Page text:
I had no idea why I had a picture taken with Mrs. Grossenheider until I turned the photo over to place it on the scanner. This is what’s written on the back:

“To Jodie who sang beautifully

Toleda and Terry Jett’s wedding

Oct. 25, 1981

Mrs. Irene Grossenheider, organist

Miss Kathy Jackson, pianist”

Sorry, but I have no recollection of singing or what I sang. I’m even more baffled that I sang at all, considering my sister was the pianist. She was Toleda (Backues) Jett’s classmate and her vocal skills were far superior to mine. But I was asked to sing?

Here’s our music for Wednesday Night Prayer Meeting: an oldie and a more contemporary tune. “To God be the Glory” and Michael W. Smith’s “Agnus Dei.” The latter is a 10-minute video. Even a Southern Baptist might find himself raising his hands by about the three-minute mark.

Grandpa’s message to Kianna #33

I haven’t been on my “A” game this week. Gee, I can’t think of anything that would steal my focus and keep me kinda anxious.

Oh, yeah: You.

Your Grammy said last night, “I can’t wait to see her little face!” Kianna, you have already brought infinite joy to your parents and grandparents.

Now hurry up and get here. Grandpa’s got some spoiling to do.

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Waiting for our Valentine …

Countdown to Kianna

10, 9, 8, 7, 6, 5 …

If our oldest daughter’s gestational clock is in synch with her doctor’s calculation, we’ll be grandparents in five days. I don’t expect the due date to be THE date for our first-born, Kishia, to deliver her first-born, Kianna Allene Brown. I’m thinking today would be fine. Valentine’s Day.

Tick-tock …

Grandpa’s message to Kianna #32

We’re dog people, so it sure will be nice if you like dogs. Cats are okay, but they are very mentally disturbed. Multiple personalities, I think. Dogs, though, are the best. Your mommy has had two special dogs, including  Thomas, who’s also waiting to meet you.

My problem is that I love dogs a little too much. All animals, really. I just love loving on the creatures of Creation, which has taught me that most animals aren’t fond of being petted.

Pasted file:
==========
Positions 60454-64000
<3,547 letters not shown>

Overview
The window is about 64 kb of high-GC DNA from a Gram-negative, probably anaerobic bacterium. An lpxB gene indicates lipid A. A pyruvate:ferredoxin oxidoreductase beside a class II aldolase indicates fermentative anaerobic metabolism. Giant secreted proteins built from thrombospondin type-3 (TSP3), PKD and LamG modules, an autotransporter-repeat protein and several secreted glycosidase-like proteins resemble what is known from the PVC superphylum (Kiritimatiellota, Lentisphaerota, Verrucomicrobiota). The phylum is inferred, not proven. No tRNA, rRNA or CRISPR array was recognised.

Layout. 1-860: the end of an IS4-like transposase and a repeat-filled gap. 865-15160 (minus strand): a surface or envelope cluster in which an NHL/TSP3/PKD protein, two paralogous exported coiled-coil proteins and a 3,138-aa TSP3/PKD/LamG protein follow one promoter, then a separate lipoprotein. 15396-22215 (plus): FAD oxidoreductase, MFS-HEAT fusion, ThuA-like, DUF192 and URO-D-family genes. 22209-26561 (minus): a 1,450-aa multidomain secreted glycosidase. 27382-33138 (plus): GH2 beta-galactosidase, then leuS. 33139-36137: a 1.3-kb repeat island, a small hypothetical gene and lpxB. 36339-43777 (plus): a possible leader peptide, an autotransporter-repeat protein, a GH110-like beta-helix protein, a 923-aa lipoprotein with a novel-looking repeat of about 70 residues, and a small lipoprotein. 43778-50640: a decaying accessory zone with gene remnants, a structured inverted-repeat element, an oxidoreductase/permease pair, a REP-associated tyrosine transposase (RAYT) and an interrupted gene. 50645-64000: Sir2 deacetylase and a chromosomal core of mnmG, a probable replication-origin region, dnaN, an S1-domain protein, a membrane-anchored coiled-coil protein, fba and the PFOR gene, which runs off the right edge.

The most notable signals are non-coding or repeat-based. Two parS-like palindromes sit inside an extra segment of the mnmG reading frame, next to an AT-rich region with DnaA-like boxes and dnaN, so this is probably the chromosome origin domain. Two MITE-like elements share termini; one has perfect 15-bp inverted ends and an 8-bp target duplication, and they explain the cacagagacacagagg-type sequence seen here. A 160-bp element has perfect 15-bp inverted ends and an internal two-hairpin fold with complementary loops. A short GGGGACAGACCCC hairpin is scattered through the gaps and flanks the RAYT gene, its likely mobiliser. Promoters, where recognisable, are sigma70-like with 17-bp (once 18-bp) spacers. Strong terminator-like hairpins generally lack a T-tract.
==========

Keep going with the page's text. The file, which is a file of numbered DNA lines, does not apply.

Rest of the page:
Giraffes don’t bite all that hard. Cats do. They’re the worst. And humans. Nasty, nasty bites.

I’ve been bitten by 63 different animals. I’ve made a list. Several kinds of snakes and lizards, insects, fish, birds, mammals – you name it. Zebra, camel, llama, emu, turkey, blue jay, speckled king snake … Lots of critters. Even a baby Bengal tiger. That one’s a fun story about what can happen when you don’t follow Jim Fowler’s directions.

I can’t wait to tell you.

When Grammy’s not around.

 

 

 

 

 

 

 

 

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‘Mystified’

Countdown to Kianna

10, 9, 8, 7.

The due date for our first grandbaby, Kianna Allene Brown, is just one week away.

Kelly and I talk about impending grandparenthood many times a day. We communicate as well as we ever have. I don’t think we need any prodding to chat. At least I don’t need a nudge to get me to talk. But this Saturday morning, before sis-in-law, Jeannie, and her three boys arrived for a day-long and overnight visit – joined eventually by mom-to-be Kishia and Jeannie’s hub by, Eric – Kelly sat in the middle of our freshly-made bed, telling me she found the book, “Love Talk Starters.”

Her voice was playful. I rolled my eyes. She read the subtitle: “275 questions to get your conversations going.”

I rolled my eyes again.

“This will be fun!” she said with way too much glee for a Saturday morning that demanded our time to get ready for guests.

“If you could do one thing together and be guaranteed success, what would you do?”